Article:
Looking through the wall


    No-Man’s Land: a place left unoccupied due to fear or uncertainty; a place in which we learn to exist everyday. It’s that awkward spot on the couch between two people you don’t know; it’s that unwelcoming feeling you get walking into a party to which none of your friends showed up. These things seem so mundane, but it is this characteristic which award-winning German photographer Bettina Flitner tries to exemplify in the Muscarelle’s most recent exhibition, “After the Fall of the Berlin Wall: Report from No-Man’s Land.”

    In this context, No-Man’s Land refers to the debris and worry-filled area surrounding the Berlin Wall after its fall in 1989. Flitner’s display includes photographs of individuals on both the western and eastern sides, which are accompanied by answers to the question, “What do you feel now?”

    The west, which experienced relative success, wealth and industry after World War II, was considered the prosperous side. The east, however, suffered from comparatively lower wages and quality of living. This discrepancy became even more apparent after the fall of the wall when individuals were able to cross to either side and see how the other half lived. Regardless, opinions from both easterners and westerners express the same sentiments of uncertainty, hope and the continuance of everyday life.

    I found this exhibit, simply 46 photographs hung on a wall, incredibly engaging. Flitner’s exhibition is not an overly abstract attempt at fine art or a new-age interactive display that contemporary photographic collections often become. It is simple, straightforward, relatable and enjoyable. The artist let the quotes and photographic composition, rather than the display, convey the exhibit’s complexity. This made the entire presentation much more effective.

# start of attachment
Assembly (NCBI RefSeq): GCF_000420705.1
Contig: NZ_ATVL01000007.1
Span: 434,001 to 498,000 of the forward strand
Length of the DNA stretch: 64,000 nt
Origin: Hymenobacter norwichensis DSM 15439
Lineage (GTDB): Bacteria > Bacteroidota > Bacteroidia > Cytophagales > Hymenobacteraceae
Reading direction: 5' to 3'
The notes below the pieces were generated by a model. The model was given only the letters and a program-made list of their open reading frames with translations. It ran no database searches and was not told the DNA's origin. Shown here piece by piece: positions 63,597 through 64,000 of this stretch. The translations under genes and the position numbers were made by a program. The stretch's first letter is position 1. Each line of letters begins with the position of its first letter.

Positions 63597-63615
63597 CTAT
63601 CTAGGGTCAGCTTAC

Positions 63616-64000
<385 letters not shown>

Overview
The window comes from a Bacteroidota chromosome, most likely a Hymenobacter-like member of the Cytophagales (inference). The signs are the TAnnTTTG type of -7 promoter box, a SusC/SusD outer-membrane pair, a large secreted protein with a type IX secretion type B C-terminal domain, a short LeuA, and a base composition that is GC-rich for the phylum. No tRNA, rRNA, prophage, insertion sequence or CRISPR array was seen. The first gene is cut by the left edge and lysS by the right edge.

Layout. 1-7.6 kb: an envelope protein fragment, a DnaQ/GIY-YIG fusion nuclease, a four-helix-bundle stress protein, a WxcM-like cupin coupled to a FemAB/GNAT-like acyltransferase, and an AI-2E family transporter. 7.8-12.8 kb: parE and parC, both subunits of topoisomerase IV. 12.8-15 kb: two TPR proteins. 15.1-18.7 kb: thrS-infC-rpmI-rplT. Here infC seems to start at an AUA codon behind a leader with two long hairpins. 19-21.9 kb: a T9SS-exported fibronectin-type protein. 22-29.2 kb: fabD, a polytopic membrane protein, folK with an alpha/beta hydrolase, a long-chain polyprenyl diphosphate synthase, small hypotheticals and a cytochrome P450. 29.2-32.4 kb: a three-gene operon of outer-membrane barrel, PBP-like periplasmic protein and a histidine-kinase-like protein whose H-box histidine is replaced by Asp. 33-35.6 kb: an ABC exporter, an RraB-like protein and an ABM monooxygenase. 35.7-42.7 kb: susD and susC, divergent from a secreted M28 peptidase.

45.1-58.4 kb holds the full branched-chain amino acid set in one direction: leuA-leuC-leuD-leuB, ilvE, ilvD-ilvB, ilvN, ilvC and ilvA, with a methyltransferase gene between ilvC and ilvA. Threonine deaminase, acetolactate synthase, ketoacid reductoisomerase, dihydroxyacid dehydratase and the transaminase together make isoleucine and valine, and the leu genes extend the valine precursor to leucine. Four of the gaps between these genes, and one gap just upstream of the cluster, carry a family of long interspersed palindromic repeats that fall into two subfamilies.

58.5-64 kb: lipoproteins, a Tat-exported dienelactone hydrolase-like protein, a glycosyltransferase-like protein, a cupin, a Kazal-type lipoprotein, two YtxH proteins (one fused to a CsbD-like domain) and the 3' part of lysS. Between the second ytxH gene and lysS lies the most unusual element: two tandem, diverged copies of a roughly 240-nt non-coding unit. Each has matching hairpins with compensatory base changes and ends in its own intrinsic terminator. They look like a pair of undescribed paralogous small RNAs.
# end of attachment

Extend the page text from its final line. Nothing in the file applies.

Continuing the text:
The photographs, all in black and white, are beautifully composed. Flitner highlights the loneliness of those in No-Man’s Land by photographing her subjects by themselves or in small groups surrounded only by rubble; however, each is united in their similarities to the others. All of those photographed face the difficulty of living in a unified Germany, not knowing what to expect or what will change. The images tell an authentic story that strikes a balance between humorous and harrowing.

    The quotes which present the everyday concerns of common people support this impression. While one individual who was interviewed laughed about being photographed in his underwear, another woman talked about her financial troubles, saying she’d save for her funeral since food was too expensive. Another man expressed his fear that another German Reich was approaching, while a young girl couldn’t tell the difference between the smells on one side and those on the other. Such a varied slice of daily life from an event marked by its historical controversy makes for rare and interesting subject matter.

    The exhibition also includes quotes from John F. Kennedy, information about the history of the Berlin Wall and a composition from the students who visited the area. A tour with the knowledgeable docent served to accent the photographic display, and it transformed it into a well-rounded experience.

    Flitner and the Muscarelle combine beautiful photographs, an informative background and engaging quotations to create a wonderful exhibition that both informs and connects. While the Muscarelle exhibits photographs, I’ve never seen a display that includes interviews so relatable and a display so simplistically accessible. The museum creates a No-Man’s Land of its own, bringing its viewers directly into a paradoxically divided unification of Berlin.

    The exhibit will run through April 3.


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